by Megan Noh, Esq.
On Wednesday, April 1st, the New York County Lawyers’ Association (NYCLA)’s Art Law Committee hosted James Martin, founder of Orion Analytical LLC, an independent laboratory dedicated to examining cultural property in authenticity studies and legal proceedings. Martin is a frequent guest in New York City; he recently gave a lecture at Center for Art Law’s “You’ve Been Served” event, and is also an adjunct professor at the New York University School for Continued Education. Martin uses a range of scientific techniques – including technical photography, microscopy, elemental analysis, and chemical analysis of materials – to compare questioned and documented works, and identify anachronisms and anomalies in fraudulent and misattributed works. Mr. Martin’s presentation focused on his work in the context of several prominent art authenticity claims.
The first such instance was the widely-reported controversy surrounding 32 canvasses claimed by owner Alex Matter to be previously-unknown Jackson Pollock “drip/pour” works dating from 1946-1949. Mr. Matter purportedly discovered these works in an East Hampton warehouse in approximately 2002, and although the Pollock-Krasner Foundation officially ceased issuing authenticity opinions in the mid-1990s, its then-remaining members did express opinions about the Matter canvasses. Unfortunately, those opinions conflicted; as a result, three of the works were sent to Harvard’s Straus Center for Conservation, and more than twenty to Orion, so that both laboratories could conduct independent analyses. Mr. Martin found at least six anachronistic materials in the Matter canvasses he studied, including an automotive pigment first used on Ferrari automobiles in the 1980s, well after the works’ supposed date of execution. Orion’s official conclusion was that this scientific evidence indicated that the date and attribution of the works were not as alleged by Mr. Matter. Mr. Martin presented these findings, which were consistent with Harvard’s report of its own analysis (issued in January 2007) at an IFAR symposium in November 2007 and in a 2008 volume of IFAR’s journal, thus putting the matter to rest in New York’s art community.
The second authenticity claim Mr. Martin discussed with NYCLA’s ALC members was Lagrange v. Knoedler; Mr. Martin was cautious to limit his discussion to non-privileged information. (See our Knoedler Obituary). In this 2011 suit filed in the Southern District of New York, billionaire hedge fund manager Pierre Lagrange brought claims for breach of contract, fraud, and unjust enrichment against the then-venerable American gallery where he had purchased a work attributed to Jackson Pollock. According to the complaint, at the time of purchase, Knoedler told Mr. Lagrange that the Pollock catalogue raisonné was in the process of being updated, and would ultimately include the painting in question. However, several years after his purchase, Mr. Lagrange tried to consign the painting for auction, and two major auction houses rejected it on the basis that it was notincluded in the catalogue raisonné. Mr. Lagrange sought to rescind the Knoedler sale, alleging that there were in fact never any definitive plans to update the catalogue raisonné to include the painting in question, and that Knoedler had knowingly misrepresented these facts in order to sell him the work. Orion was retained to analyze the painting, and found at least three paints that were produced later than its purported 1950 date of execution. Apparently Knoedler shut its doors a day after receivingOrion’s report and the two sides subsequently reached a confidential settlement, while other cases brought against Knoedler are still pending.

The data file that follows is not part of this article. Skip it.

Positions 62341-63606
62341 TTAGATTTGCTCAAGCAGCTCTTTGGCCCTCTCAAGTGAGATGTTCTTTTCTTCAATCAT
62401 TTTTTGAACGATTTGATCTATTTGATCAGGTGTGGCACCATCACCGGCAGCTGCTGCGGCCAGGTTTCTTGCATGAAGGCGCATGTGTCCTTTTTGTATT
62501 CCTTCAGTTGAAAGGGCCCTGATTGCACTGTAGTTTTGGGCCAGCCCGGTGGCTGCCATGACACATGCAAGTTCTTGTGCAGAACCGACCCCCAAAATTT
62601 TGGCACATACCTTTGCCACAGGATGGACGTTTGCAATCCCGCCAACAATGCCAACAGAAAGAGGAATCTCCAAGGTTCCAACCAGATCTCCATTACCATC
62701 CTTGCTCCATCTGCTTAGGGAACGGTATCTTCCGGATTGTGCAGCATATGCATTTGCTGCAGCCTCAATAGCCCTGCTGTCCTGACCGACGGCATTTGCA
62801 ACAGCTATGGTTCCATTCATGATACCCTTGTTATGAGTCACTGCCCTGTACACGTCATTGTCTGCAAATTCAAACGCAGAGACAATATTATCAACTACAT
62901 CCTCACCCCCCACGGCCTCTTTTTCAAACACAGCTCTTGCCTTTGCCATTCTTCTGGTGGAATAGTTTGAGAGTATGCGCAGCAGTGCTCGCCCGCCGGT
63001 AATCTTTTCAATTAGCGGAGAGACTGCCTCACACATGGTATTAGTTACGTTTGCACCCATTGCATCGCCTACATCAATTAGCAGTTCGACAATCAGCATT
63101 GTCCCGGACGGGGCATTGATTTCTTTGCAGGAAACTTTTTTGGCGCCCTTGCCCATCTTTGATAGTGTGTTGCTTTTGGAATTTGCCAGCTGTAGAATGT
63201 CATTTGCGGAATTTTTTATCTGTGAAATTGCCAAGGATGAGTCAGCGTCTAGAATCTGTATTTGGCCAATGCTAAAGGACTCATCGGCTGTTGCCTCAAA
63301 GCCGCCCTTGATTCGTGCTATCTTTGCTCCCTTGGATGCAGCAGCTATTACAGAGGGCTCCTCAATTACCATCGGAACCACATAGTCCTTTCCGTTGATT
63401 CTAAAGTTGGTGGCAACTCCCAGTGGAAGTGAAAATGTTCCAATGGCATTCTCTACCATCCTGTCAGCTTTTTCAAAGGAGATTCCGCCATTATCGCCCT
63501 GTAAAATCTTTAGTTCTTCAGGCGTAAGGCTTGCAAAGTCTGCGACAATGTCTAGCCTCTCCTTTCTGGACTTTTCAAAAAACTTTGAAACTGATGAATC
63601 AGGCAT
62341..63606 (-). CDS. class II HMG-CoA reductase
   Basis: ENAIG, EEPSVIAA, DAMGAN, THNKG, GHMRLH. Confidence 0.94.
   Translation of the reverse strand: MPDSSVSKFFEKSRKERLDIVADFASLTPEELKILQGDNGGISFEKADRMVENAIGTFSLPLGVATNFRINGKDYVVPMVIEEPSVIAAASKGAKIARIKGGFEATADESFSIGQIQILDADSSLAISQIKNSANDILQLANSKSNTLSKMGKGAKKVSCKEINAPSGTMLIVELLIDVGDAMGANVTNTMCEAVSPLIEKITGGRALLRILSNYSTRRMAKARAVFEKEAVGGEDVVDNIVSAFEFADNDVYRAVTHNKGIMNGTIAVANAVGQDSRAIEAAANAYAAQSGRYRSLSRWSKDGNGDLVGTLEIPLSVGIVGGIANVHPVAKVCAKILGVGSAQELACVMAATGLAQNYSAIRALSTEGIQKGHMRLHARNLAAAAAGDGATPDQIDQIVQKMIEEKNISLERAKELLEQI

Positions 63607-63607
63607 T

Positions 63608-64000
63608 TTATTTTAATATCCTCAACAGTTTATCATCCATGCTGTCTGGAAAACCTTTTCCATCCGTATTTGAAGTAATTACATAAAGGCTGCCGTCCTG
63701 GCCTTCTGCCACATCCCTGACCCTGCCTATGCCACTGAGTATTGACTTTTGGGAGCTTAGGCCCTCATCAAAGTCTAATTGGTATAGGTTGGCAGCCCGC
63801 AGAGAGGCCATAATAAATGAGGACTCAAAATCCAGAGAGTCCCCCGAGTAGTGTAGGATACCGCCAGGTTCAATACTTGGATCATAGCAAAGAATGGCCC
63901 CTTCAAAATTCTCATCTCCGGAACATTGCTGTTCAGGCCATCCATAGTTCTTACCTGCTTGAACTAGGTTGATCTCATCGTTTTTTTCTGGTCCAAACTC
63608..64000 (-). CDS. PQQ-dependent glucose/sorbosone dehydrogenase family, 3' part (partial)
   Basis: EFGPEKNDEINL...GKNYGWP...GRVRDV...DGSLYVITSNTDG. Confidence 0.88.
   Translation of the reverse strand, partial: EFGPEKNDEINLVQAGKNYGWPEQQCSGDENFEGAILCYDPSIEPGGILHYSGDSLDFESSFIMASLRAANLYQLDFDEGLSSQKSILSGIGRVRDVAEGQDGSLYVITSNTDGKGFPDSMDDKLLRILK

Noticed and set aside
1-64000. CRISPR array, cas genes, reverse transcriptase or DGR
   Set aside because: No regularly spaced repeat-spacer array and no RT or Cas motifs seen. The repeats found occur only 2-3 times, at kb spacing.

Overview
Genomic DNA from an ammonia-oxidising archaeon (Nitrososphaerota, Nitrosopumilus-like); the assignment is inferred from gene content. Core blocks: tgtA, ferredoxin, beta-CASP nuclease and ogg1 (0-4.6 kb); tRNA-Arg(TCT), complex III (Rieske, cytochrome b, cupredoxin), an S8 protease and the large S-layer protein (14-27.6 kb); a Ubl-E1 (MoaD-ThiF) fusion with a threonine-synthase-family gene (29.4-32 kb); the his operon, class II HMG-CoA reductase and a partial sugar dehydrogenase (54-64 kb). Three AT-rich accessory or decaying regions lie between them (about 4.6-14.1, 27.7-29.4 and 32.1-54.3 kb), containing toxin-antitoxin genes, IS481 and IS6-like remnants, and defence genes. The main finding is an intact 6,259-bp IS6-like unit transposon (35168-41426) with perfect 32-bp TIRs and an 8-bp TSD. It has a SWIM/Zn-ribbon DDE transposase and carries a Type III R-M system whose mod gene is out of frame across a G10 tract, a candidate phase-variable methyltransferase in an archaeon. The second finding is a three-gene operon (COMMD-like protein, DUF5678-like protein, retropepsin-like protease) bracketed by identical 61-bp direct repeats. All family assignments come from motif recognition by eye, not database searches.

This NYCLA meeting was a wonderful opportunity for members to learn more about the importance of scientific analysis in what Mr. Martin refers to as the “three-legged stool” model of authentication, where connoisseurship and provenance are supported by a third essential element: technical and scientific examination of physical substance. As the art market grows in complexity and commercial value, and questions of attribution become increasingly contentious and convoluted, authentication methodology will continue to evolve. It is likely that collectors and the attorneys who represent them will place more weight on this leg of the so-called stool, and Mr. Martin’s presentation was a welcome primer in that area.
- De Sole v. Knoedler Gallery, LLC, 974 F. Supp. 2d 274 (S.D.N.Y. 2013).
- The Martin Hilti Family Trust v. Knoedler Gallery, LLC et al., 1:2013-cv-00657(S.D.N.Y. Jan 29, 2013).
- White v. Freedman et al., 1:2013-cv-01193 (S.D.N.Y. Feb. 21, 2013).
- David Mirvish Gallery Limited et al v. Knoedler Gallery, LLC, 1:2013-cv-01216 (S.D.N.Y. Feb. 22, 2013).
- The Arthur Taubman Trust et al v. Knoedler Gallery, LLC et al., 1:2013-cv- 03011 (S.D.N.Y. May 3, 2013).
- Rosenfeld v. Knoedler Gallery, 653030/2013 (Aug. 30, 2013).
About the author: Megan E. Noh, Esq. is the Assistant General Counsel of Bonhams and an active member of both the New York City Bar Association’s Art Law Committee and the New York County Lawyers’ Association.
Disclaimer: This and all articles are intended as general information, not legal advice, and offer no substitution for seeking representation.